Sump pumps are used in basements or near foundations of buildings where water accumulates from rain or a high water table level. Sump pumps are installed in a sump pit with a gravel base at the lowest ground level. As the pit fills with water, the sump pump pumps the accumulated water away from the foundation of a building through a series of pipes so that water damage does not occur. JD Service Now has a team of Chapel Hill plumbers that work with sump pumps and understand their design and use.
Powering Sump Pumps
Sump pumps get their power from one of a few sources:
- Electrical Outlet
- Pressurized Water Supply.
The most common by far is the use of electricity: when sump pumps are hardwired into a building's electrical system. But even these electrically powered sump pumps tend to have a battery backup in case of power outages during a storm when the pump still needs to be run.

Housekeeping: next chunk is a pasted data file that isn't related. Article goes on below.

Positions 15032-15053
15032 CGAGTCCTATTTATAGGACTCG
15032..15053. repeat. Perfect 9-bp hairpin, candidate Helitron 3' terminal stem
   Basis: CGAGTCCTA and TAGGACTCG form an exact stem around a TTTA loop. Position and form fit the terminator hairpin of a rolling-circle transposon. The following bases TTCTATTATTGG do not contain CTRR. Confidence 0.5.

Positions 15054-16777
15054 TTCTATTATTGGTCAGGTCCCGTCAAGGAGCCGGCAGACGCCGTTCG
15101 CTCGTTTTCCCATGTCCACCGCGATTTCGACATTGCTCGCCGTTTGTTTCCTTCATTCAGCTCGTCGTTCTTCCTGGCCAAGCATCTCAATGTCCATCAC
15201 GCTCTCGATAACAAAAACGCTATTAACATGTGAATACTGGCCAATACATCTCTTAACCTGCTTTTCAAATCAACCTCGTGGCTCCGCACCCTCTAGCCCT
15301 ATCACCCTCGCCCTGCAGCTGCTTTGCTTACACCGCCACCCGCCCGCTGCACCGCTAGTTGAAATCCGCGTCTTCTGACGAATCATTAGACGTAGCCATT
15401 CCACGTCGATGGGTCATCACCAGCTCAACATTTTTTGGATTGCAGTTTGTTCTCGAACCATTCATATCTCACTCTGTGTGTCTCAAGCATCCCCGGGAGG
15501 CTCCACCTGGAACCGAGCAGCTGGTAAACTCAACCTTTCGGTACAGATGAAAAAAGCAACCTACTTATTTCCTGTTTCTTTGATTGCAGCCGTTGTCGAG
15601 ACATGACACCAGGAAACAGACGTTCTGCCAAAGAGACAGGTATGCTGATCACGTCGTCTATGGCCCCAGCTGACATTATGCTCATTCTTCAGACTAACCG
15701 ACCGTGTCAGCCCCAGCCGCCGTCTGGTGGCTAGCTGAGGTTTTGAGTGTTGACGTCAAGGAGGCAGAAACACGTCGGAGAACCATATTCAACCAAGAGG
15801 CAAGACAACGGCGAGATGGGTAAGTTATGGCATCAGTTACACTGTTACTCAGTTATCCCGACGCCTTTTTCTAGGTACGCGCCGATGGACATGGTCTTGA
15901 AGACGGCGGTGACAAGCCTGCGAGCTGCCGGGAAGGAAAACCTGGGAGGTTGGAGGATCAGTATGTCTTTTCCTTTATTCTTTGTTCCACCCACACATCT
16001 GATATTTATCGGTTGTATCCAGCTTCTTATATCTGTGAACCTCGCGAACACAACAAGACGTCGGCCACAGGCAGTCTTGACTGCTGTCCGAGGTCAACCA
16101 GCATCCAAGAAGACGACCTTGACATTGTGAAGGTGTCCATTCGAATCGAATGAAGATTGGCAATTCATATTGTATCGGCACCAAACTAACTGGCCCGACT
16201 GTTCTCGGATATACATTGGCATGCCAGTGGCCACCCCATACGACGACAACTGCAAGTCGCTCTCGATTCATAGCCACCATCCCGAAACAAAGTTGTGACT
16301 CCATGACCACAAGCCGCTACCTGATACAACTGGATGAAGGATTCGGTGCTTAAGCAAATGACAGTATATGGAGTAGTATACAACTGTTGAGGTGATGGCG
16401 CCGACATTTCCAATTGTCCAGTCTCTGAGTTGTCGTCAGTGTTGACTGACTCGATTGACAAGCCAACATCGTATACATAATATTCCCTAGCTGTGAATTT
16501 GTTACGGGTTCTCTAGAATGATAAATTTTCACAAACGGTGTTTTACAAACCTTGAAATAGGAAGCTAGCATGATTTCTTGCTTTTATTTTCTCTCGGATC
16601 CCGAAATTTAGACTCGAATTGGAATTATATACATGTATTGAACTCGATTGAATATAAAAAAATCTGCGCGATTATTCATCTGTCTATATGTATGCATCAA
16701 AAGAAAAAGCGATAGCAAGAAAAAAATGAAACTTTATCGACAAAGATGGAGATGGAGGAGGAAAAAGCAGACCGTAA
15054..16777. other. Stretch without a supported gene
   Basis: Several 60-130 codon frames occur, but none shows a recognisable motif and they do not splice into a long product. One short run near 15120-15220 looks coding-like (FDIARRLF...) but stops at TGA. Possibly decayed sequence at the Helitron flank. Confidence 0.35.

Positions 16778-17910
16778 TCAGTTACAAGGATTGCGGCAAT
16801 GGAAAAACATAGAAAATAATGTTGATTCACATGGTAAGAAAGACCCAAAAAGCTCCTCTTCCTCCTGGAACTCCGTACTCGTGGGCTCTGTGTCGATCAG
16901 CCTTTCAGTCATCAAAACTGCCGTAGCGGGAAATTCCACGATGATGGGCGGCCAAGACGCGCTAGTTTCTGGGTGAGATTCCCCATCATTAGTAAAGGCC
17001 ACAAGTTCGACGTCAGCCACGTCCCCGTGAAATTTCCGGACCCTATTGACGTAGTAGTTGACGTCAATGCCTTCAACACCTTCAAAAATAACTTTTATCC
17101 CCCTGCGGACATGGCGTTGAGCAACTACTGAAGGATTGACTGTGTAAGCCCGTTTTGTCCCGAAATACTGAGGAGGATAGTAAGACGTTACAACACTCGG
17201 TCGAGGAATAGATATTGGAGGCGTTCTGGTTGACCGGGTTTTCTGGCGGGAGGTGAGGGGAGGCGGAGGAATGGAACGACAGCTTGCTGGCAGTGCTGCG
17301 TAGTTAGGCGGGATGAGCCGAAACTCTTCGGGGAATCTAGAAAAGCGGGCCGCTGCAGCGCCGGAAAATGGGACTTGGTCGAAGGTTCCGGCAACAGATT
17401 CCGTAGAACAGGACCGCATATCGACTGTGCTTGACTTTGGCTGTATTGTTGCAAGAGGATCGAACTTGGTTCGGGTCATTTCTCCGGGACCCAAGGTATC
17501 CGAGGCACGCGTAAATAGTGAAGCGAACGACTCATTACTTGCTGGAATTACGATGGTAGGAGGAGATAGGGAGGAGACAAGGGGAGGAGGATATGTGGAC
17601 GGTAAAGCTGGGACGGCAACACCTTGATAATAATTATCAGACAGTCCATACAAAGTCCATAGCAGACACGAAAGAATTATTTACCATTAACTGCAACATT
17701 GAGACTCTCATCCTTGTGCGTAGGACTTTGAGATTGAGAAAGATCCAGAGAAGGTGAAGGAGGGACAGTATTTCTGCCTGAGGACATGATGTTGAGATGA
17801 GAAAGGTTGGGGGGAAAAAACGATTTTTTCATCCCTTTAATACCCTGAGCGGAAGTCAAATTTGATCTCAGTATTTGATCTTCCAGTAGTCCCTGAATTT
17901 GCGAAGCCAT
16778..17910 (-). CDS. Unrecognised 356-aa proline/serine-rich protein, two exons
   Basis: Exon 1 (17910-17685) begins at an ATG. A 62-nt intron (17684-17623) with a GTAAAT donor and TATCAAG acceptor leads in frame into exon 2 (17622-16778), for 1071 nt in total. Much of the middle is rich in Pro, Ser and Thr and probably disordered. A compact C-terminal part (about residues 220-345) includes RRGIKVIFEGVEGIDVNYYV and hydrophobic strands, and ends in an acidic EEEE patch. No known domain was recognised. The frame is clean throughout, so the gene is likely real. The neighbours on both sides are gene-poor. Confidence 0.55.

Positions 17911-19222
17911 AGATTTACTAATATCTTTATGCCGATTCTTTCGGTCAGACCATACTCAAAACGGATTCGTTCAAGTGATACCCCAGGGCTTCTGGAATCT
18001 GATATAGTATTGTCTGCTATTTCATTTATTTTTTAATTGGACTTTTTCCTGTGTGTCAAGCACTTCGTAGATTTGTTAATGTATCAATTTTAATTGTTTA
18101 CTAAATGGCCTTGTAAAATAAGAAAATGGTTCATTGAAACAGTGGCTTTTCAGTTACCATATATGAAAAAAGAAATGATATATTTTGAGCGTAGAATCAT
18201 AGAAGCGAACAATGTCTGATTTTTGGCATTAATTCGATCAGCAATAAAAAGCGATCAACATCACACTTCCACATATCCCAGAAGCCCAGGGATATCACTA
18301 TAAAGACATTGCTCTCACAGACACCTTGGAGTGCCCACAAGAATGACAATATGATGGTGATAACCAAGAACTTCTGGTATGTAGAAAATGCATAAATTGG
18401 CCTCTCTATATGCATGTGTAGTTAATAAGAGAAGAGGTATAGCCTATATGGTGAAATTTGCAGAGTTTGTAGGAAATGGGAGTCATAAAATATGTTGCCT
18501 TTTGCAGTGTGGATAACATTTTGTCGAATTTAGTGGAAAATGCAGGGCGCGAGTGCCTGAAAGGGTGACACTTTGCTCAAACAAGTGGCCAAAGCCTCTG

Any special switches connected to the sump pump must utilize a heavier gauge power cord in order to ensure that the right voltage amounts are available for the motor to utilize. Sump pumps that are powered by an AC main are also used either in single-phase (residential) or three-phase (commercial) motors.
How Sump Pumps Work
Sump pumps turn on automatically when the float activator arm is raised or when the pressure sensor detects the presence of water. The motor then takes over, turning on an impeller which forces water out of the pump.
Sump pumps for home use a standard electrical current, so the main thing they require is a grounded outlet. Since sump pumps deal with water and electricity it is a good idea to a ground fault circuit interrupter which prevents unintentional electrocution.
In some climates and areas where buildings are constructed, sump pumps are essential to keeping water levels low so that water damage does not occur to the building.
Contact JD Service Now at (919) 626-3626 for your Durham Plumbing & HVAC service needs!